In 1799 a shark gave evidence for the Royal Navy.

34:14 | Mar 4th

In 1898 two man-eating lions terrorized a railway camp in British East Africa.

33:45 | Feb 25th

In 1873 a Methodist missionary in New York City heard rumors of a severely abused little girl.

33:00 | Feb 18th

Baseball catcher Moe Berg became a spy during World War II.

33:55 | Feb 11th

The 1908 Olympic marathon in London came to a thrilling finish.

32:18 | Feb 4th

In 1955 psychologists secretly studied a UFO religion as it prepared for the end of the world.

33:52 | Jan 28th

An 1860 attempt to cross Australia devolved into tragedy on a Queensland creek.

34:39 | Jan 21st

In 1979 two families sought to escape East Germany in a hot-air balloon.

31:26 | Jan 14th

Legless fighter pilot Douglas Bader became Britain's top flying ace.

32:19 | Jan 7th

In 1917 Halifax, Nova Scotia, was devastated by an exploding munitions ship.

29:54 | Dec 24th, 2018

Play along as we untangle six strange-sounding situations using yes-or-no questions.

30:46 | Dec 17th, 2018

In 1950, four patriotic Scots stole a historic national relic from Westminster Abbey.

33:29 | Dec 10th, 2018

Janusz Korczak tried to build an ideal society of children inside the Warsaw ghetto in 1942.

32:27 | Dec 3rd, 2018

Herman Schuenemann sailed Christmas trees to Chicago until he disappeared in 1912.

35:56 | Nov 26th, 2018

The modern American sports spectacle began with an 1823 horse race between North and South.

31:55 | Nov 19th, 2018

In 1926, Charles Vance Millar left a fortune for the most prolific mother in Toronto.

34:09 | Nov 12th, 2018

Soviet sniper Lyudmila Pavlichenko amassed 309 kills in World War II.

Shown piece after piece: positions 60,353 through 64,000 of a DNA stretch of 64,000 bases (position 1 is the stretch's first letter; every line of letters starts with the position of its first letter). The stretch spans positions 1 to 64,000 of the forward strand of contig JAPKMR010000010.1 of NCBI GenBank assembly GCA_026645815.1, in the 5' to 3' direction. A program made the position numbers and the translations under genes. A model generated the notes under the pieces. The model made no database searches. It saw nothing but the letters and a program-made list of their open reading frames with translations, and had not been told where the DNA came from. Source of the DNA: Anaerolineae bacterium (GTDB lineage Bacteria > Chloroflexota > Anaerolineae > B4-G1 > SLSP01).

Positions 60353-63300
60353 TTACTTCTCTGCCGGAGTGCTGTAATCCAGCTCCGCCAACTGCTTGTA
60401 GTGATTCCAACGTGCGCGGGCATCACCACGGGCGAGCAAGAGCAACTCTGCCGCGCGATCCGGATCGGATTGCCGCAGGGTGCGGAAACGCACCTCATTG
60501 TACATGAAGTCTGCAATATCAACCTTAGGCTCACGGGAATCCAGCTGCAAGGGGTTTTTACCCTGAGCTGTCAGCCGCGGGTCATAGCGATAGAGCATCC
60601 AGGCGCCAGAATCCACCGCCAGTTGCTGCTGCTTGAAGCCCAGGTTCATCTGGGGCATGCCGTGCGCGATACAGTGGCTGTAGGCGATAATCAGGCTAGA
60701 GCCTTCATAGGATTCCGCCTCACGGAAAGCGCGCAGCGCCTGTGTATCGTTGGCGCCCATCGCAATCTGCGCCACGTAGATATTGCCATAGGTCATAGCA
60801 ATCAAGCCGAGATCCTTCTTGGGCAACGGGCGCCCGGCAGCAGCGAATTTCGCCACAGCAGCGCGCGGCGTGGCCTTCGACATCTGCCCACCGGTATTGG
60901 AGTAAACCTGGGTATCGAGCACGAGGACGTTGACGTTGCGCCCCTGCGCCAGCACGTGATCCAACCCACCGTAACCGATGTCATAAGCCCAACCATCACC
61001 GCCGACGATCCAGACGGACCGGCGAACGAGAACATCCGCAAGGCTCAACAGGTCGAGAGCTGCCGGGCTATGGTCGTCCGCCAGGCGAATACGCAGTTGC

33:20 | Nov 5th, 2018

Denis Vrain-Lucas sold 27,000 false letters, by everyone from Plato to Louis XIV.

31:43 | Oct 29th, 2018

The 1815 eruption of Mount Tambora induced a climate crisis around the world.

33:09 | Oct 22nd, 2018

Hanged in 1883 for killing his wife, an enigmatic stranger left behind six mysterious cryptograms.

31:45 | Oct 8th, 2018

At the Battle of Gettysburg, a 69-year-old veteran of the War of 1812 turned up to support the Union troops.

35:04 | Oct 1st, 2018

When Zona Shue died in 1897, her mother announced that the ghost had identified her killer.

32:59 | Sep 24th, 2018

In 1769, a Peruvian noblewoman found herself lost and alone in the Amazon rain forest.

34:30 | Sep 17th, 2018

In the 1870s a bitter feud arose between two paleontologists in the American West.

32:50 | Sep 10th, 2018

In 1761 60 Malagasy slaves were shipwrecked on a tiny island in the Indian Ocean.

31:58 | Sep 3rd, 2018

In the 17th century, Catalina de Erauso fled a convent and became a soldier in the New World.

32:33 | Aug 27th, 2018

In 1902, chemist Harvey Wiley tested food additives by feeding them to a group of young volunteers.

32:00 | Aug 20th, 2018

In 1893 doctors secretly operated on the president aboard a moving yacht.

32:11 | Aug 13th, 2018

August Gissler spent 17 years searching Cocos Island for buried treasure.

33:16 | Aug 6th, 2018

In 1869 14 German polar explorers were stranded on an ice floe for six months.

34:29 | Jul 23rd, 2018

Play along as we untangle six strange-sounding situations using yes-or-no questions.

33:56 | Jul 16th, 2018

In 1883, fisherman Howard Blackburn was caught in a blizzard off the Newfoundland coast.

32:14 | Jul 9th, 2018

In 1726, Mary Toft gave birth to 17 rabbits.